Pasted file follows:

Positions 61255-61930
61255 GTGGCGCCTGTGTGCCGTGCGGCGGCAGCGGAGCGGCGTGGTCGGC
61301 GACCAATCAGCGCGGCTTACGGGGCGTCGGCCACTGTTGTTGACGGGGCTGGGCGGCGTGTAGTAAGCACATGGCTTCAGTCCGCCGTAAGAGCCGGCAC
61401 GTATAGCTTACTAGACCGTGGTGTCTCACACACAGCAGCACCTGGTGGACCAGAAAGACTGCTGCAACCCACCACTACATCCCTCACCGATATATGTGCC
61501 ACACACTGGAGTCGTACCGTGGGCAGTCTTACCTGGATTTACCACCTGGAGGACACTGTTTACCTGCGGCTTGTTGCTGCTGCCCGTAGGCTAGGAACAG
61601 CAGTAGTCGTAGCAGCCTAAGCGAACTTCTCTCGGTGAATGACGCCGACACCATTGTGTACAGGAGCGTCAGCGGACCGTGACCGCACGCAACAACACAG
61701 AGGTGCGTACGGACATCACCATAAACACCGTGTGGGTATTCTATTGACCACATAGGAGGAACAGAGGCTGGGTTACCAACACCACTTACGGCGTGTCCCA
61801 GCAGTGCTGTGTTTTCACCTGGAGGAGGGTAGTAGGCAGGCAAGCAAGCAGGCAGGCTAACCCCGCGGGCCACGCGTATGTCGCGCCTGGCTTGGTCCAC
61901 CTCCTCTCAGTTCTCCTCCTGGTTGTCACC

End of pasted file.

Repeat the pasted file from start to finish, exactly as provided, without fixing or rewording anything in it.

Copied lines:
Positions 61255-61930
61255 GTGGCGCCTGTGTGCCGTGCGGCGGCAGCGGAGCGGCGTGGTCGGC
61301 GACCAATCAGCGCGGCTTACGGGGCGTCGGCCACTGTTGTTGACGGGGCTGGGCGGCGTGTAGTAAGCACATGGCTTCAGTCCGCCGTAAGAGCCGGCAC
61401 GTATAGCTTACTAGACCGTGGTGTCTCACACACAGCAGCACCTGGTGGACCAGAAAGACTGCTGCAACCCACCACTACATCCCTCACCGATATATGTGCC
61501 ACACACTGGAGTCGTACCGTGGGCAGTCTTACCTGGATTTACCACCTGGAGGACACTGTTTACCTGCGGCTTGTTGCTGCTGCCCGTAGGCTAGGAACAG
61601 CAGTAGTCGTAGCAGCCTAAGCGAACTTCTCTCGGTGAATGACGCCGACACCATTGTGTACAGGAGCGTCAGCGGACCGTGACCGCACGCAACAACACAG
61701 AGGTGCGTACGGACATCACCATAAACACCGTGTGGGTATTCTATTGACCACATAGGAGGAACAGAGGCTGGGTTACCAACACCACTTACGGCGTGTCCCA
61801 GCAGTGCTGTGTTTTCACCTGGAGGAGGGTAGTAGGCAGGCAAGCAAGCAGGCAGGCTAACCCCGCGGGCCACGCGTATGTCGCGCCTGGCTTGGTCCAC
61901 CTCCTCTCAGTTCTCCTCCTGGTTGTCACC